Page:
The policing of nancial
misconduct in intergovernmental
Gavi, The Vaccine Alliance, Geneva, Switzerland
Purpose – This paper aims to analyse the extent to which the nancial investigation function of an
intergovernmental organisation (IGO) may be considered in policing terms, with a view to categorising
it in relation to existing paradigms, while acknowledging the IGO’s unique context, in which it enjoys
autonomy through various privileges and immunities.
Design/methodology/approach – This paper describes and analyses the internal investigation
function of IGOs, drawing on practitioner experience as well as mandates, resolutions and reviews from
the intergovernmental sector, before making comparisons with policing typologies.
Findings – Notwithstanding their expansion into inquiries of non-nancial misconduct, IGO
investigation ofces are the primary means of addressing nancial wrongdoing affecting their
organisations. Comparisons are drawn with both the corporate policing role inherent in other
employment-based organisations and with public policing as a function of the state. It is found that
these two paradigms are insufcient to categorise policing within the unique context of the IGO, which
has hybrid features of both.
Research limitations/implications – In comparing IGO investigation alongside existing policing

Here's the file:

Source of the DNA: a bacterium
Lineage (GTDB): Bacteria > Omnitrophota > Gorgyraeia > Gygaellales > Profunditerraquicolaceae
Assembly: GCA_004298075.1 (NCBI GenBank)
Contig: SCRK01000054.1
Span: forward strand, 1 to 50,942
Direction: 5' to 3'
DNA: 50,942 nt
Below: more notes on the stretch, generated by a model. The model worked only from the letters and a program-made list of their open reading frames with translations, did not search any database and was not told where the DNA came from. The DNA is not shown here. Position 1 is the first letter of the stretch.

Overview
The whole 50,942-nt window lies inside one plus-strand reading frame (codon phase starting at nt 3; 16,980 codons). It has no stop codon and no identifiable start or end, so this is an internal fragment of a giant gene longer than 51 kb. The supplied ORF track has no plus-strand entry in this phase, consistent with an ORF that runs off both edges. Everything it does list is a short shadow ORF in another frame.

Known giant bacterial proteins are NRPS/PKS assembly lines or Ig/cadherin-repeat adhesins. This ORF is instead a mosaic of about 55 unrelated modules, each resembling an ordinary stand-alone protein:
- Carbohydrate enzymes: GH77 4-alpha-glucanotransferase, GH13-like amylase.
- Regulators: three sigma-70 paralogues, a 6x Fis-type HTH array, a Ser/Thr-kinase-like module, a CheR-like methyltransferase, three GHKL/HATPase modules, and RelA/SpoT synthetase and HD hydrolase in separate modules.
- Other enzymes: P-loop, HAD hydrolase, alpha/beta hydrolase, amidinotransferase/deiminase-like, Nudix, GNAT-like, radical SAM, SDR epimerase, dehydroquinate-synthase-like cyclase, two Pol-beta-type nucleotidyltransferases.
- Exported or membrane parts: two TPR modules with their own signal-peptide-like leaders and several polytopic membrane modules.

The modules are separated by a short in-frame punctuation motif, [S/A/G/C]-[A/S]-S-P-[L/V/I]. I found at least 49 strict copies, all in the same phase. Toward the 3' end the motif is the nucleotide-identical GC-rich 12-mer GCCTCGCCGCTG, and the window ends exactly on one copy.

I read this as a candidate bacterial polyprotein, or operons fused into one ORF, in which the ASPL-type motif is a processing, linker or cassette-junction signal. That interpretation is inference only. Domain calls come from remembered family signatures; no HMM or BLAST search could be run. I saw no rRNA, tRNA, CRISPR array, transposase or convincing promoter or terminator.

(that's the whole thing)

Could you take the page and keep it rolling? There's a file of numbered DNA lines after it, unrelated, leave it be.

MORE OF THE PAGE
paradigms, this paper lays a foundation for further research into the accountability models applicable
to this policing function.
Originality/value – This paper discusses the emergence of a form of policing with hybrid features of
both internal corporate policing and state law enforcement and contributes to a eld that is largely
unaddressed in existing research.
Keywords Policing, Investigation, Corporate crime, Immunity, Intergovernmental, Oversight
Paper type General review
Policing by intergovernmental organisations (IGOs) is synonymous with peacekeeping
duties by the United Nations (UN) or international law enforcement efforts directed by
organisations such as the International Criminal Court, Interpol or Europol. However,
relatively little attention has been paid to policing as a means of addressing misconduct
affecting these organisations. IGOs have long endured the same types of misconduct
common to other employers, including fraud, corruption and mismanagement, and the
response has increasingly been the establishment of a dedicated internal investigation
function. This paper examines the policing undertaken by these ofces as a means of
maintaining corporate order within the IGO, and not policing as the raison d’être of the
organisation. In doing so, cognisance is given to how internal policing is affected by the
IGO’s autonomy resulting from its privileges and immunities, which provides a level of
sovereignty and inviolability in the administration and policing of its own affairs.
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Journalof Financial Crime
Vol.23 No. 1, 2016
©Emerald Group Publishing Limited